I’m not sure if I like the turn this blog is taking–this isn’t what I had in mind. First the gorilla, then Elmo and now … more Elmo. But though a series of links I stummbled on kottke.org today and found (first) this beautiful piece of nostalgia:
I’ve always held a special soft spot for Mister Rogers because, once, when I was about 4, my mother helped me write a letter to him, and he wrote back. There was no autopen involved in this, let me assure you. If I was a good blogger I would show you that letter, which is tucked away safely in my childhood scrapbook. But I brought no such nostalgic luxuries with me to NYC. That’s another thing I’ll write about soon – what was brought, what was stored and what will forever remain a mystery (box of raw beef, it is you I speak of).
Then, on the same website, I saw this:
I was certain at first that the preview would reveal a sordid backstory–a man who turned to the soft interior of a red muppet to cope with his raging cocaine addiction and mild Asperger’s. But no. And thank god.
This all brings me to several points:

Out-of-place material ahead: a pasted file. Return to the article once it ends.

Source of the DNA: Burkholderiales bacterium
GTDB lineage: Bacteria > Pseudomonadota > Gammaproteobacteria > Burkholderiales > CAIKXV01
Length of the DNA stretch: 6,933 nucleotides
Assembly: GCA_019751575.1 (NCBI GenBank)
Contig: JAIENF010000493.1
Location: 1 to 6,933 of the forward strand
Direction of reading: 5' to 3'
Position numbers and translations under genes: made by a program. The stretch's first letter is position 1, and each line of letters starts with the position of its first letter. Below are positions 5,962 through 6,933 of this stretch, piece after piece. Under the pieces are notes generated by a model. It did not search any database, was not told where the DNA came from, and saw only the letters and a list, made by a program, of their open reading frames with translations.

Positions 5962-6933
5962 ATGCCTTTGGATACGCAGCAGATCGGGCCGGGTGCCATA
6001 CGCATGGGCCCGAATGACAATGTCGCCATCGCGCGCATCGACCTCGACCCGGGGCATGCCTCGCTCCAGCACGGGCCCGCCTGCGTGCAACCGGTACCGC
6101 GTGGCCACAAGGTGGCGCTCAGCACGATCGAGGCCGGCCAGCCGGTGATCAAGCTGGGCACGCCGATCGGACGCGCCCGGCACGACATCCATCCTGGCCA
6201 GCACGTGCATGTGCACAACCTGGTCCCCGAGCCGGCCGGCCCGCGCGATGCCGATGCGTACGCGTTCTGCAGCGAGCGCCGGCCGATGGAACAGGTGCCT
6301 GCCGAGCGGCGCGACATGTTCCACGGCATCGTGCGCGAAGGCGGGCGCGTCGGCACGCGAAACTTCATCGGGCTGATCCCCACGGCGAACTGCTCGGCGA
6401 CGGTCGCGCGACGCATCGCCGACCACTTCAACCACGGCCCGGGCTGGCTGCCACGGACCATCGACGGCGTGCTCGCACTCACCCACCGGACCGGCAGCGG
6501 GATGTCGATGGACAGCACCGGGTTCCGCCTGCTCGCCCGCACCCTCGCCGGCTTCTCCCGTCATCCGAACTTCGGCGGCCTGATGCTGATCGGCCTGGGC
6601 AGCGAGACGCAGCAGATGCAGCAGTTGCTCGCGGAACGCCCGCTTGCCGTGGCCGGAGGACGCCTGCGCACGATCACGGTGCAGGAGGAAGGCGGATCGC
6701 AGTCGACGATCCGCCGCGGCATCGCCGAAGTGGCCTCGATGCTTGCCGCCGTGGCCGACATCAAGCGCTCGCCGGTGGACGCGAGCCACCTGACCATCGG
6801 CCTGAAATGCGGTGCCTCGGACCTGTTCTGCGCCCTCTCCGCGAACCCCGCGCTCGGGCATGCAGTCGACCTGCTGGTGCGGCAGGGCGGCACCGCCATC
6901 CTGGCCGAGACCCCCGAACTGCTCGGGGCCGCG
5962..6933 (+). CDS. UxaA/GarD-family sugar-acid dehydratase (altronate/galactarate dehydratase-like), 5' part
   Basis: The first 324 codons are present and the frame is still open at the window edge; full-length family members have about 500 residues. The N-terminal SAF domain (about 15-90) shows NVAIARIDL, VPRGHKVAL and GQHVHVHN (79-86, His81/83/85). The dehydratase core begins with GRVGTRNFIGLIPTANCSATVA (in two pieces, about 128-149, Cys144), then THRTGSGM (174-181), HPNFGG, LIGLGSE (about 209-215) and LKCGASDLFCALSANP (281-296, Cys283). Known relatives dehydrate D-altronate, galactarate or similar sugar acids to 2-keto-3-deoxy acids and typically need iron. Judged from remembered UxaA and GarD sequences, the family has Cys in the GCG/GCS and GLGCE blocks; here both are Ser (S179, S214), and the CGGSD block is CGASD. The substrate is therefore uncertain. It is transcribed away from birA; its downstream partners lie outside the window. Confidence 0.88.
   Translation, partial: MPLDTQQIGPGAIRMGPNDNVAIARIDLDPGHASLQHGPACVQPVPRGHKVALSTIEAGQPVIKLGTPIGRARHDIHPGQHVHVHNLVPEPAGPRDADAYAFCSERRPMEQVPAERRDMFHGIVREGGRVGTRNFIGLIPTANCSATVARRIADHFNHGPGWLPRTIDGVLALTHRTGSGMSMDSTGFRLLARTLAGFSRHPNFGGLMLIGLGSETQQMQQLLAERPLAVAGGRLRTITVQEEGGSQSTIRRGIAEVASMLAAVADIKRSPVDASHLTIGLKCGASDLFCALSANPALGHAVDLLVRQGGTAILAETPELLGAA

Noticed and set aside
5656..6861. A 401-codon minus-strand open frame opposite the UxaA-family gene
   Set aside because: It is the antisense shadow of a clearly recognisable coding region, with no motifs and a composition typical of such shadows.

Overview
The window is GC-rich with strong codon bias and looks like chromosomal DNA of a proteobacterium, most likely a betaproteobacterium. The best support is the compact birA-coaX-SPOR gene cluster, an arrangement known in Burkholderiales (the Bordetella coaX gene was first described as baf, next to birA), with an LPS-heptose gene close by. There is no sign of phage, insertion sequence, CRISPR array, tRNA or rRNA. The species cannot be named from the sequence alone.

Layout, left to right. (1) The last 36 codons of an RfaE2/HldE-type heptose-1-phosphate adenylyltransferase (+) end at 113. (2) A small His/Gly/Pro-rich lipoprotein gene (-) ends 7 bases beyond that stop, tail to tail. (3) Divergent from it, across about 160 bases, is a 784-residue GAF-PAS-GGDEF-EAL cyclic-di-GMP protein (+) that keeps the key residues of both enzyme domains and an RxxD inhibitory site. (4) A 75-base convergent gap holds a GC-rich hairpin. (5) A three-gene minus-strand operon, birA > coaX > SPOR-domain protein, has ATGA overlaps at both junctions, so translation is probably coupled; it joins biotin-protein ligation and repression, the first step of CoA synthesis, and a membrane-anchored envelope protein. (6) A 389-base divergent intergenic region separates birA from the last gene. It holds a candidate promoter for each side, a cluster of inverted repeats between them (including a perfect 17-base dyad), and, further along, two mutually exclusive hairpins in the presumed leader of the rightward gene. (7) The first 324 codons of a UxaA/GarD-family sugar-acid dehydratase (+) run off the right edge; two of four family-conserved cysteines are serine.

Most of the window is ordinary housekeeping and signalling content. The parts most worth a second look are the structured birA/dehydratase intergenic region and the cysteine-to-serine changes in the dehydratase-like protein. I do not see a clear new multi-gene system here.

1) If you have been hung up for years on the fact that your mother didn’t breastfeed you, stop. The real question is, “How early were you exposed to PBS?” Seriously. I think there are studies.
2) I said it last time, but now I really mean it and I’m including a link: PBS deserves some money.
3) All of this is timely and relevant because Jim Henson would have been 75 last Saturday. Google even honored him with a Doodle.
4) It is further relevant because Sesame Street has been on my mind a lot since moving to New York City. My conception of NYC and urban life was shaped, not by Sex in the City, but by Sesame Street. The very first apartment Jeff and I looked at was on Union Street between 6th and 7th Ave., right in the heart of Park Slope and a stone’s throw from the Park Slope Food Co-op. We sat on the stoop of the brownstone waiting for the realtor while friendly young people walked by carrying baskets of flowers and walking their dogs. I looked and Jeff and I said, “This is Sesame Street–we could live on Sesame Street!”
It turned out we couldn’t. It seems there are a lot of complications the muppets don’t go into, like rent stabilization regulations and out-of-state guarantor problems. But no matter. We found a place not too far away that is much nicer, and on a regular basis I still feel like I’m living on Sesame Street. I even have my own muppet.